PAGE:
Lisa Wilkinson says timing of Novak Djokovic’s visa cancellation was ‘political decision’

The project aired minutes after the decision to cancel Novak Djokovic’s visa, and Lisa Wilkinson quickly came up with a theory on the timing.

Channel 10 host Lisa Wilkinson asked why the federal government waited until late Friday afternoon to cancel Novak Djokovic’s visa for the second time.

The initial decision to cancel the visa of the unvaccinated Serbian tennis star was overturned by the Federal Circuit Court on Monday, but Immigration Minister Alex Hawke still had the final say on whether the world number 1 would be allowed to stay in the country.

It wasn’t until 5:52 p.m. on Friday that Mr Hawke finally made a decision, invoking his discretion and immediately seeking to expel the tennis star.

Wilkinson gets straight to the point on The project moments after the decision during an interview with Australian tennis legend Rennae Stubbs.

“Friday night at 6 p.m. dropping a story is a classic political decision if you want to kill a story, but I don’t think it will be killed. How do you think Novak will feel now? Wilkinson asked.

“I think it’s sad, probably a little angry. A little puzzled. Uncertain. You name it. I’m not in his head, but I suspect I have a feeling he will try to fight this at some point, ”Stubbs replied.

Wilkinson also touched on the timing in a previous interview with Adul Rizvi, the former deputy secretary of the Immigration Department.

“They made that announcement at 6 pm on a Friday night, which as we all know is a classic political decision if you want to kill a story over the weekend. How much of this decision do you think was political? She asked him.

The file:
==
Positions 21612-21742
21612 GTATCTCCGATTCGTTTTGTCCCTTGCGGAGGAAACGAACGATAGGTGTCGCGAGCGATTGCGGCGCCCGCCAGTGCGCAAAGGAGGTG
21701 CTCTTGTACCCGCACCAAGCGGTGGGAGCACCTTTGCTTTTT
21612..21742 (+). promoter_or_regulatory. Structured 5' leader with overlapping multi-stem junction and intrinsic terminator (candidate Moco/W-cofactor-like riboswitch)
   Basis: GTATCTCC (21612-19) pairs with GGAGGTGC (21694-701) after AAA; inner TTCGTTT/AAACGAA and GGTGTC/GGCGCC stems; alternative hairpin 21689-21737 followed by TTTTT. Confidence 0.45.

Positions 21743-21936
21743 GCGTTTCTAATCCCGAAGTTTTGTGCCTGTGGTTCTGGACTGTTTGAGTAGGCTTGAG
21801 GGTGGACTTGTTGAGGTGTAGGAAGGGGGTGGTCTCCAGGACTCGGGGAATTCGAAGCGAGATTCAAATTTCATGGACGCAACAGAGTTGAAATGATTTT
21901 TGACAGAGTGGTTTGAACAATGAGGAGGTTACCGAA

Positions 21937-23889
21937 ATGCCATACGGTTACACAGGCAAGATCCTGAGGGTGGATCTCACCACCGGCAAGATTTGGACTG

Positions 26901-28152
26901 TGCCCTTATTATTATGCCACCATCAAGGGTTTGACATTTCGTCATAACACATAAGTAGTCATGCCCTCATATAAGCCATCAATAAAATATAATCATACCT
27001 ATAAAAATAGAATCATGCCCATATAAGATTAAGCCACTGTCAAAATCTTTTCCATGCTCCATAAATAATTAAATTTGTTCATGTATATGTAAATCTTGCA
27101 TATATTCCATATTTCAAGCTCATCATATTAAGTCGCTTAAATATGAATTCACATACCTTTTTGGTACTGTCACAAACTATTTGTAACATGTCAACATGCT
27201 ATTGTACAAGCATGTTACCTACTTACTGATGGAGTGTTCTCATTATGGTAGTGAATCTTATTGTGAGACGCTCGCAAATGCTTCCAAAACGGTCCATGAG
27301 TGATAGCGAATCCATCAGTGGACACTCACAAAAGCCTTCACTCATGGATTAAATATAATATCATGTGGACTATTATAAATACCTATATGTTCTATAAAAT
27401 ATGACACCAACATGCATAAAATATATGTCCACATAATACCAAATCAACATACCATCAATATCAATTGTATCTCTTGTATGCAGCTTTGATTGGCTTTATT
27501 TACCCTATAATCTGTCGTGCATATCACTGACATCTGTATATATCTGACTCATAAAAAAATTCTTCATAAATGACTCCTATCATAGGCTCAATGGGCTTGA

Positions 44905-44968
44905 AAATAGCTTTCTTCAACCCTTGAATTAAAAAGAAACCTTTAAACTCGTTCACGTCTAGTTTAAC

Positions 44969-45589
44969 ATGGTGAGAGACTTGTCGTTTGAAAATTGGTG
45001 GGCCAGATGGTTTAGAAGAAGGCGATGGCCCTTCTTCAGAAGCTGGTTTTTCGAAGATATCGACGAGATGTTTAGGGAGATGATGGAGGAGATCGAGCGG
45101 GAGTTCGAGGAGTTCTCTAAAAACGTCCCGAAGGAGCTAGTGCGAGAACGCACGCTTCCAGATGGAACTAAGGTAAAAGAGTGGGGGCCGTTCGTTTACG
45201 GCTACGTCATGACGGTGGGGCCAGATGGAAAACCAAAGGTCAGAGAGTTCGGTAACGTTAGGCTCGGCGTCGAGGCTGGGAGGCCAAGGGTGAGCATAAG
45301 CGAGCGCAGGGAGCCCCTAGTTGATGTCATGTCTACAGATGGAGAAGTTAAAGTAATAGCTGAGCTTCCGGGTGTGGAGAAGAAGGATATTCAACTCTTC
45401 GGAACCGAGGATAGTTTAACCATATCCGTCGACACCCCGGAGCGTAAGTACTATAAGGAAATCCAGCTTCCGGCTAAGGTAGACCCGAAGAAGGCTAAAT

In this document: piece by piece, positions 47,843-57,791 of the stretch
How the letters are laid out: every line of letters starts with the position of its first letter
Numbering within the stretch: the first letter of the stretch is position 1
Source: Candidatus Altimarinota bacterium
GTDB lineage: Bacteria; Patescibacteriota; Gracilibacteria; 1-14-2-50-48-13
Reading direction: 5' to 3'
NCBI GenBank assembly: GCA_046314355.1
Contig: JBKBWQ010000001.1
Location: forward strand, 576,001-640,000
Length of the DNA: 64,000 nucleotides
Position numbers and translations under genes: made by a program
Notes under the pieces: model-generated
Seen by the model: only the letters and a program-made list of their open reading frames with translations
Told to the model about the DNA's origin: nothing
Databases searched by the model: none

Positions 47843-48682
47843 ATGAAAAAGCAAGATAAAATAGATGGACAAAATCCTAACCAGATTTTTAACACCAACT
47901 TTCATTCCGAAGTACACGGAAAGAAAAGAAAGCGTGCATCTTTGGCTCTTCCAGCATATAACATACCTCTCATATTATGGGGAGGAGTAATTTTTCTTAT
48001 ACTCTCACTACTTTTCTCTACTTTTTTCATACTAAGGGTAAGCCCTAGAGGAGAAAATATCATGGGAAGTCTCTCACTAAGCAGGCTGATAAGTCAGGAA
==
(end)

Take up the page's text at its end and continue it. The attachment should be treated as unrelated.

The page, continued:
“Look, once the government was in this very difficult situation, it found itself in a difficult situation changing the policy on how it dealt with medical exceptions,” he replied.

“I think he felt he should continue with the cards he had played.”

Wilkinson’s theory of when the announcement was made struck a chord online.

“Talk about leaving it late on a Friday to try to bury the fallout,” media reporter Sophie Elsworth tweeted.

“Really poor shape. This is typical “Friday news dump” behavior. It is not the action of a government of conviction and clear objective, ”wrote another on Twitter.

Others have suggested the delayed decision was a deliberate move to make it difficult for the 20-time Grand Slam winner to appeal and make his case heard in time for the Australian Open’s first round on Monday.

“He (Mr. Hawke) waited four days to delay any appeal impacting the Australian Open,” one man wrote.

“This is a blatant abuse of power for someone who has supported Australia.”

“How to prevent Novak Djokovic from winning a 21st Slam? Answer: sneakily cancel her visa two days before the slam and don’t give her time to appeal, ”suggested another.

Djokovic would be banned from being granted another visa for three years if he fails to appeal the decision – but that can be overturned.

The Herald Sun Ashley Argoon said sources close to Djokovic’s camp were informed of the cancellation of his visa at 6:03 p.m. – almost 10 minutes after the media alert.

Prime Minister Scott Morrison shared a statement Friday night after the announcement.

“I take note of the decision of the Minister of Immigration regarding the visa of Mr. Novak Djokovic,” he said.

“I understand that after careful consideration, the Minister took steps to cancel the visa of Mr. Djokovic detained for health and good order reasons, on the grounds that it was in the public interest to do so.

“This pandemic has been incredibly difficult for every Australian, but we have stood together and saved lives and livelihoods.

“Together, we have achieved one of the lowest death rates, strongest economies and highest vaccination rates in the world.

“Australians have made many sacrifices during this pandemic, and they rightly expect the outcome of those sacrifices to be protected.

“That’s what the minister is doing by taking this step today.

“Our strong border protection policies have kept Australians safe, before Covid and now during the pandemic.

“Due to pending pending legal proceedings, I will not make any further comment.”

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